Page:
• Mandatory employee training should address many of the same issues as the managers’ training relative to employment discrimination. Cost-effective online training solutions are available for portions of this employee training. All employees must sign off on a training record to indicate they are aware of and understand the employer’s policy and complaint process.
  • Establish cultural expectations and norms. Creating a work environment that is free of employment discrimination—and all forms of harassment and retaliation—should be integral in employee job descriptions, the goals in the performance development planning process, and in employee review and evaluation.
  • Act in a timely manner. Respond to an employee complaint about employment discrimination, harassment, or retaliation in a timely, professional, confidential, policy-adhering manner. Address the employee complaint all the way through to appeal, when necessary.

As with any employment situation that could result in litigation, document all aspects of policy training, complaint investigation, hiring and promotion practices, management development, and employee preventative training. Your good faith efforts to prevent employment discrimination, harassment and retaliation may serve you well—increasingly important in the litigious future.



Law Office of Bryan A. Chapman

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Bryan A. Chapman, Esquire

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Why Are Employment Discrimination Lawsuits Rising So Rapidly?

4 Reasons Why Employment Discrimination Cases Are on the Rise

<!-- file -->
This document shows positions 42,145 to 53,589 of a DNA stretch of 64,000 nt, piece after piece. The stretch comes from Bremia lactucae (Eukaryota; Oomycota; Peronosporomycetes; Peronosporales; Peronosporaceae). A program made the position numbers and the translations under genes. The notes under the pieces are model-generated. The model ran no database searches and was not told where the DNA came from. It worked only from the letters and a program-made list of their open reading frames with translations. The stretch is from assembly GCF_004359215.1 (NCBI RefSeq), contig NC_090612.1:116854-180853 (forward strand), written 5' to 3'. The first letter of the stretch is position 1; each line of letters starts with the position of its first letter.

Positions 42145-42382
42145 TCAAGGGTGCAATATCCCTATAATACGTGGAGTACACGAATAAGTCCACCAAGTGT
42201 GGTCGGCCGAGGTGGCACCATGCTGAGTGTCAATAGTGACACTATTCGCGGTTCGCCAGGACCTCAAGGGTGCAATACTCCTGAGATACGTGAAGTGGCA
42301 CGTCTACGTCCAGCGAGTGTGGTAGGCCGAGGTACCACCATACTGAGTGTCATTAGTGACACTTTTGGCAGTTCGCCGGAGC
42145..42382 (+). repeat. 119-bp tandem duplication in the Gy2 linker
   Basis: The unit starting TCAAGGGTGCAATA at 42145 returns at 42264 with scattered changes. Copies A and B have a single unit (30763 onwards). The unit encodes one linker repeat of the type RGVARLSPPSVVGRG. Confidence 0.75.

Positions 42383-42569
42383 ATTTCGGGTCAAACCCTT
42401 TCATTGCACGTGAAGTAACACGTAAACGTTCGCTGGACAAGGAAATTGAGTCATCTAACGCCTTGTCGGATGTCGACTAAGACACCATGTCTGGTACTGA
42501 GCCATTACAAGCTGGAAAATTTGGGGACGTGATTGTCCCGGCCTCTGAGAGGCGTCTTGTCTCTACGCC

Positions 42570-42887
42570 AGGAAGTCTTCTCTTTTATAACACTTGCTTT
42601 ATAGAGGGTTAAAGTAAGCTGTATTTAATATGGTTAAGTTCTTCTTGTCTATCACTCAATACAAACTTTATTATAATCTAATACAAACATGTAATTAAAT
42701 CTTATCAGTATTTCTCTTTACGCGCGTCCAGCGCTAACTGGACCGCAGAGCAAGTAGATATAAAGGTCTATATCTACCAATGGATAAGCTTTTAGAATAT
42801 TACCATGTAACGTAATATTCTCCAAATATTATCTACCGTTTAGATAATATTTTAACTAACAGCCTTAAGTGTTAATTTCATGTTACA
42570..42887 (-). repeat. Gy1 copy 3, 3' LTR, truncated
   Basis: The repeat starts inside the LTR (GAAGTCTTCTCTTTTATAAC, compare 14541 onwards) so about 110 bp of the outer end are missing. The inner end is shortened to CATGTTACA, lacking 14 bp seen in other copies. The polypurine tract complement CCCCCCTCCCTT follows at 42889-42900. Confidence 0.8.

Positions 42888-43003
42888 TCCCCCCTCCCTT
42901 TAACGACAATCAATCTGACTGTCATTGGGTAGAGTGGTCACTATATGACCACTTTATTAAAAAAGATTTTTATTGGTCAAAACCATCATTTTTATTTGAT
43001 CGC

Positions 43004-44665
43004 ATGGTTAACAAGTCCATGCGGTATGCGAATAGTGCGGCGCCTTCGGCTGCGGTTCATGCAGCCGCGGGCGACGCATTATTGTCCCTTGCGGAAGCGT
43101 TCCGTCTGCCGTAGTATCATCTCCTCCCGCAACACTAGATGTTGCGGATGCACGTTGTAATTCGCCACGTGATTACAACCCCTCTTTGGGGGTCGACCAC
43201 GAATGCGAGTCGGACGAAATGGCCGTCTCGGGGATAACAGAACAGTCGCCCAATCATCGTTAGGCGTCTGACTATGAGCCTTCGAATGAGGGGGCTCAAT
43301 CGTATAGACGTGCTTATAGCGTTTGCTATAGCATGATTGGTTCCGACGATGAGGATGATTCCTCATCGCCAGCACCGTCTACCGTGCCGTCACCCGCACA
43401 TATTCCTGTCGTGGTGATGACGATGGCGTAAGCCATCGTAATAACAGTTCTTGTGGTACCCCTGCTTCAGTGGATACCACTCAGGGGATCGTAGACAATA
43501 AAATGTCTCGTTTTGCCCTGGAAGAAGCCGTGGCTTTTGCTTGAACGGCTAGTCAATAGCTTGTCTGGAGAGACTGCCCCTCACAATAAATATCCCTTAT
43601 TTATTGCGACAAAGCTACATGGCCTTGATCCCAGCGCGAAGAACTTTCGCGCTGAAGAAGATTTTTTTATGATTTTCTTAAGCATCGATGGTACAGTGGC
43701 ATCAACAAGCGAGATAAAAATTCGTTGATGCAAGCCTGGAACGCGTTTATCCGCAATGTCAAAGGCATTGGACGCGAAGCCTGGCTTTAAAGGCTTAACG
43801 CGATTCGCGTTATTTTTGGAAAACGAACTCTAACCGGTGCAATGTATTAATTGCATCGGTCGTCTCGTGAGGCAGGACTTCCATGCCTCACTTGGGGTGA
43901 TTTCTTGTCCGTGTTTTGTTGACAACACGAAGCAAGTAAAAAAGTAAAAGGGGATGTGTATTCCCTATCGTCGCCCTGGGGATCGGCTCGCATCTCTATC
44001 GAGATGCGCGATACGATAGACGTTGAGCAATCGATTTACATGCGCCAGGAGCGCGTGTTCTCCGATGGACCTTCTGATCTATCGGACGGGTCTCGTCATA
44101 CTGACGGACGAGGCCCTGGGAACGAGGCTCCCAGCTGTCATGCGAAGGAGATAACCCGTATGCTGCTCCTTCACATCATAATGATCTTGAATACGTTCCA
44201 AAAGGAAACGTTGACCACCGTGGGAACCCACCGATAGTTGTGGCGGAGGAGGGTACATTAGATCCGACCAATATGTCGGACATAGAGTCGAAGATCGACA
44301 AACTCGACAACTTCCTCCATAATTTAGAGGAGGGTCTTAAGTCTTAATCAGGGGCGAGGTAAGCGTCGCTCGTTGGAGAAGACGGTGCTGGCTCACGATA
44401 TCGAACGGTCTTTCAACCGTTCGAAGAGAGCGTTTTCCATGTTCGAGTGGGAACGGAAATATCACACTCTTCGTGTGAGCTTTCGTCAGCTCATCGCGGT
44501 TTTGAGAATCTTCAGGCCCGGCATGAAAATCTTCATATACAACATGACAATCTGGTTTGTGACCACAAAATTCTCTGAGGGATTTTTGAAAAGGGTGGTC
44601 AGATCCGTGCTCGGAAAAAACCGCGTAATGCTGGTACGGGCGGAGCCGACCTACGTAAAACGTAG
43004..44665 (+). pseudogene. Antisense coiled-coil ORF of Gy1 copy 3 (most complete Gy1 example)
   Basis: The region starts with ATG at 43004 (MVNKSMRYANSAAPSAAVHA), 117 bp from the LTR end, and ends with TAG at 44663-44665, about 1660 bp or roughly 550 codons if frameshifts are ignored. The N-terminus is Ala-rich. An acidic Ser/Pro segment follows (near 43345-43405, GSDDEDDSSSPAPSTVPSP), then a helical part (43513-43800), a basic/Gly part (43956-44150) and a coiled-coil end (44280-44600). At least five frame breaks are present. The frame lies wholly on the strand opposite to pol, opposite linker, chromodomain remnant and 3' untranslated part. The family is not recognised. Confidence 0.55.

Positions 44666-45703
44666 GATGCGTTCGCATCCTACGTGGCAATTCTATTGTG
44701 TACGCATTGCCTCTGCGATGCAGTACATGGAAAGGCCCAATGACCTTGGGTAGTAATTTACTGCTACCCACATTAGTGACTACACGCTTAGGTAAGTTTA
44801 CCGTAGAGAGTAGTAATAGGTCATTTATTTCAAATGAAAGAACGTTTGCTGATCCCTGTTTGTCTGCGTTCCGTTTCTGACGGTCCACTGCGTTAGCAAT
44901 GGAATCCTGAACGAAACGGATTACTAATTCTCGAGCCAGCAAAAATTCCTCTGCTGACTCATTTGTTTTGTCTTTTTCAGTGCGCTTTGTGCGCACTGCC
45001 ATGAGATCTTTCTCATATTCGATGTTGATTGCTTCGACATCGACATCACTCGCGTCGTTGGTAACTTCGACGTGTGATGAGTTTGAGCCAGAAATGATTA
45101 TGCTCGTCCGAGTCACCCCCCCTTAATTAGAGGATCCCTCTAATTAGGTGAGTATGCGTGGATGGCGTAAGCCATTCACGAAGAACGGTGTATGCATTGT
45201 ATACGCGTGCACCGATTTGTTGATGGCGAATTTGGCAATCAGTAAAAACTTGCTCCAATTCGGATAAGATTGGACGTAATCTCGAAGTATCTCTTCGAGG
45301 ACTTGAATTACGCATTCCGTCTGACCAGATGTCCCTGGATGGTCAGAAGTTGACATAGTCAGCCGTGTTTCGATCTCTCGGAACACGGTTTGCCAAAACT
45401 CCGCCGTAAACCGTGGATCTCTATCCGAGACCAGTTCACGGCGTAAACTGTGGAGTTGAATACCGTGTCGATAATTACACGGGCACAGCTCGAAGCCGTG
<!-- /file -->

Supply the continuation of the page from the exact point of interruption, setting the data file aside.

Employment discrimination lawsuits are rapidly rising. Here is why.

Employment discrimination isn’t always illegal. In fact, you are free to discriminate against people who come in late, people who are unqualified, and people who insist on wearing socks with sandals. Illegal employment discrimination is limited to just a handful of things.

The Federal Civil Rights Law (known as Title VII) prohibits employment discrimination on the basis of race, color, gender, national origin, and religion. You’ll note that sexual orientation is not explicitly listed.

However, the courts are divided as to whether or not sexual orientation falls under gender discrimination, and some states and cities it clear that discrimination on the basis of sexual orientation is illegal. Regardless, you should consider discrimination on the basis of sexual orientation illegal.

In addition to Title VII discrimination, pregnancy, disability, association with someone who has a disability, and genetic information are all protected under federal law.

 

Employment Discrimination Lawsuits Are Rising Rapidly